Attacks against Shiites in Afghanistan skyrocket
AP Photo/Rahmat Gul
Religious attacks in Afghanistan have skyrocketed in the past two years with the minority Shiite community the main target, the United Nations said Tuesday, days before a key event in the Muslim calendar.
Since January 2016 there have been 51 incidents resulting in 273 deaths and 577 wounded -- nearly double the number of casualties for the previous seven years, the UN Assistance Mission in Afghanistan (UNAMA) said in a report.
The incidents involve attacks against mosques and worshippers as well as targeted killings, abductions and intimidation of religious leaders.
"The unprincipled brutality of such attacks is reflected in the appalling human cost," UNAMA said.
Shiites, who number around three million in overwhelmingly Sunni Afghanistan, have for months been calling for more protection for their religious sites.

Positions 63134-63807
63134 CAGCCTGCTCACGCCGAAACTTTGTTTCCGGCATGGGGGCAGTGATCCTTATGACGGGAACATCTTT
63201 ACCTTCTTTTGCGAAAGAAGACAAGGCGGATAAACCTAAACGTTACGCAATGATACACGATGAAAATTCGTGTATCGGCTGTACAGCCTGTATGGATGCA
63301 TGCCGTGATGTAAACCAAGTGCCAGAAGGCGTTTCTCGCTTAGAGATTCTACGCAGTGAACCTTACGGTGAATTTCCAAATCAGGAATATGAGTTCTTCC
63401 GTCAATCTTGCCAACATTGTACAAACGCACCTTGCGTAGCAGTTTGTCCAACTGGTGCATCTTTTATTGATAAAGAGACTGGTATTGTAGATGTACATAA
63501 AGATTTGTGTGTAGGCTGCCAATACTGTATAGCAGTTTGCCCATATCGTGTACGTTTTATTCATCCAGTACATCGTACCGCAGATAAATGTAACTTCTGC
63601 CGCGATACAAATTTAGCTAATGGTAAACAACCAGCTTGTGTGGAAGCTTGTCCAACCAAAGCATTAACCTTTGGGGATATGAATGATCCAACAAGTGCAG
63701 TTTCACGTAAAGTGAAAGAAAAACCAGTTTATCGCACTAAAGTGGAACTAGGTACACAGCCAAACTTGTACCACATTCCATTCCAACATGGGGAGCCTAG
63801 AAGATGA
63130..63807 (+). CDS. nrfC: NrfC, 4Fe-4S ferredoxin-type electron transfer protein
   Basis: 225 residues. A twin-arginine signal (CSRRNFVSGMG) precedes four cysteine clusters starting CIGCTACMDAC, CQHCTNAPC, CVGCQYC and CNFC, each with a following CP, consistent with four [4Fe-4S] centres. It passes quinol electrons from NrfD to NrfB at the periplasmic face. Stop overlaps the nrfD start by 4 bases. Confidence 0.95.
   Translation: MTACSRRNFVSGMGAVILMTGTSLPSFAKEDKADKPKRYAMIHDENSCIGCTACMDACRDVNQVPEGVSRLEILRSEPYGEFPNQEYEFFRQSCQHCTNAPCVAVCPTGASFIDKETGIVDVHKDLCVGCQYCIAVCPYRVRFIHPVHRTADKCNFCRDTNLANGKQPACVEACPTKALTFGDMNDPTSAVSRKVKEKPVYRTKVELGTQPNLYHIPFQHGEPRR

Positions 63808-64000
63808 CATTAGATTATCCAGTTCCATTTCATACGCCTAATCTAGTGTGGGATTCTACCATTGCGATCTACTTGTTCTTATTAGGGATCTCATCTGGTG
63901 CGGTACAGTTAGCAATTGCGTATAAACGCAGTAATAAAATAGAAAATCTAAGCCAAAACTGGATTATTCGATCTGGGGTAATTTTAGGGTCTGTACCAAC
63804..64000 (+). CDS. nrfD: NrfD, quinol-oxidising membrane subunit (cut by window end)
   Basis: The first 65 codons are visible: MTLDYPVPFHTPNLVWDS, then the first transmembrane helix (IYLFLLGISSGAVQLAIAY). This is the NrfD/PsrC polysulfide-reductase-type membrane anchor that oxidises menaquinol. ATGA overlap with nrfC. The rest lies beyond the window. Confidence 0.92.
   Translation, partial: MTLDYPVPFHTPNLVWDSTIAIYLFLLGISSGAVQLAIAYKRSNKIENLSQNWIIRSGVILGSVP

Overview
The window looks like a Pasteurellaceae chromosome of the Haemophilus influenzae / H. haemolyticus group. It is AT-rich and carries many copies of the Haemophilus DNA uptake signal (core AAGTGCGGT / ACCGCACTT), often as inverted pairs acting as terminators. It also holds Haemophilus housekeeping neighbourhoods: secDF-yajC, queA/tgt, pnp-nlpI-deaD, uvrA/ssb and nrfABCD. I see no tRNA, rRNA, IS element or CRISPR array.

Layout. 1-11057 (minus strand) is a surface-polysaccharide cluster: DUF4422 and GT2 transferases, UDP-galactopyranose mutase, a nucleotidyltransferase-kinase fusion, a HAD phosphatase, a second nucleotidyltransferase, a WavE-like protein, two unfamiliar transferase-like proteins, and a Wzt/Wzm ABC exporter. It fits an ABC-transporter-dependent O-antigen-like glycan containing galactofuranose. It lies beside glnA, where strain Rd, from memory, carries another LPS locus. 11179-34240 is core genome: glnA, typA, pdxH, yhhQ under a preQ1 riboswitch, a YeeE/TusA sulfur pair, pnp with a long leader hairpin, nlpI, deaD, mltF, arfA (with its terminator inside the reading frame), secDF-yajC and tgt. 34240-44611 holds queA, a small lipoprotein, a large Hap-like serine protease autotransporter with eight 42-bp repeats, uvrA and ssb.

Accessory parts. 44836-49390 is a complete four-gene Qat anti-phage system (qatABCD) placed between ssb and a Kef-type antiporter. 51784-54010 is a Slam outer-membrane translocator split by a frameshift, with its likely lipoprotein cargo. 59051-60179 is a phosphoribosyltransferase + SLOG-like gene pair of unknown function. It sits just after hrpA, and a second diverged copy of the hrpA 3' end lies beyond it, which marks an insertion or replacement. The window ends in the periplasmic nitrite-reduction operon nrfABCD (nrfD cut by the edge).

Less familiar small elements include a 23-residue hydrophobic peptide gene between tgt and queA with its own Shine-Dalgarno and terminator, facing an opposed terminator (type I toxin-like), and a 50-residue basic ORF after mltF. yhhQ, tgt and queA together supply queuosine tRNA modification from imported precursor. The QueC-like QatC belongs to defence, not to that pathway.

The Sunni extremist group Islamic State has claimed most of the attacks on Shiite worshippers as it seeks to stir up sectarian violence in the country.
The UNAMA report comes ahead of Shiite ceremonies for Arbaeen this week, which marks the end of a 40-day mourning period after Ashura.
Such religious events have been targeted by militants in the past because prayer halls are likely to be packed with worshippers, maximizing the number of casualties.
Last year's Arbaeen commemorations in the Afghan capital were marred by a bloody attack on a Shiite mosque that killed or wounded scores of people.
The UN called on the Afghan government to take "additional measures to protect all Afghans exercising their right to freedom of religion or belief, especially those vulnerable to sectarian attacks".
"Attacks against Shi'a (Shiite) Muslims and their places of worship may be expected to continue -- or increase -- if action is not taken," the UN said.
In the most recent attack on October 20 a suicide bomber pretending to be a worshipper walked into a Shiite mosque in Kabul and blew himself up, killing 76 people and wounding 55 others.
In September, ahead of Muharram -- the mourning period for the seventh-century killing of the grandson of the Prophet Mohammed -- the government announced a plan to arm more than 400 civilians to help defend Shiite mosques.
But the deadly attacks continued, underscoring the impotence of Afghanistan's security forces to protect civilians.
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